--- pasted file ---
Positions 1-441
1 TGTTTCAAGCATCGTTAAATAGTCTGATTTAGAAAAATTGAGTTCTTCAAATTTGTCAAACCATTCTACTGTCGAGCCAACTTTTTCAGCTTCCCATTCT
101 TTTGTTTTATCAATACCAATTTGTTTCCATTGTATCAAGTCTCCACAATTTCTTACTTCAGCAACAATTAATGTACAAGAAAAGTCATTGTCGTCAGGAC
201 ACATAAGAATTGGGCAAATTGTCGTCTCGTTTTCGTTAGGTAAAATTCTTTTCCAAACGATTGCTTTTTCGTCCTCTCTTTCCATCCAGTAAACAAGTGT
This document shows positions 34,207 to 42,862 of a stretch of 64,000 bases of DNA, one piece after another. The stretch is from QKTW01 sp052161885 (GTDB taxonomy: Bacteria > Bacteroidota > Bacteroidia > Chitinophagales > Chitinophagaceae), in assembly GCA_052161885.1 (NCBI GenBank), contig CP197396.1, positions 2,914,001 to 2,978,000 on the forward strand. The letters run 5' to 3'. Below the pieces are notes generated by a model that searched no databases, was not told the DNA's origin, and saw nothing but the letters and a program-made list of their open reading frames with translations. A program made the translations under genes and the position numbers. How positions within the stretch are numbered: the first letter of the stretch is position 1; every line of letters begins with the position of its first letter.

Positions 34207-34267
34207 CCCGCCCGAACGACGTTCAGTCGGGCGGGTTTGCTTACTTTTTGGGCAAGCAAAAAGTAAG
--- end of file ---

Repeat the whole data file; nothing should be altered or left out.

Positions 1-441
1 TGTTTCAAGCATCGTTAAATAGTCTGATTTAGAAAAATTGAGTTCTTCAAATTTGTCAAACCATTCTACTGTCGAGCCAACTTTTTCAGCTTCCCATTCT
101 TTTGTTTTATCAATACCAATTTGTTTCCATTGTATCAAGTCTCCACAATTTCTTACTTCAGCAACAATTAATGTACAAGAAAAGTCATTGTCGTCAGGAC
201 ACATAAGAATTGGGCAAATTGTCGTCTCGTTTTCGTTAGGTAAAATTCTTTTCCAAACGATTGCTTTTTCGTCCTCTCTTTCCATCCAGTAAACAAGTGT
This document shows positions 34,207 to 42,862 of a stretch of 64,000 bases of DNA, one piece after another. The stretch is from QKTW01 sp052161885 (GTDB taxonomy: Bacteria > Bacteroidota > Bacteroidia > Chitinophagales > Chitinophagaceae), in assembly GCA_052161885.1 (NCBI GenBank), contig CP197396.1, positions 2,914,001 to 2,978,000 on the forward strand. The letters run 5' to 3'. Below the pieces are notes generated by a model that searched no databases, was not told the DNA's origin, and saw nothing but the letters and a program-made list of their open reading frames with translations. A program made the translations under genes and the position numbers. How positions within the stretch are numbered: the first letter of the stretch is position 1; every line of letters begins with the position of its first letter.

Positions 34207-34267
34207 CCCGCCCGAACGACGTTCAGTCGGGCGGGTTTGCTTACTTTTTGGGCAAGCAAAAAGTAAG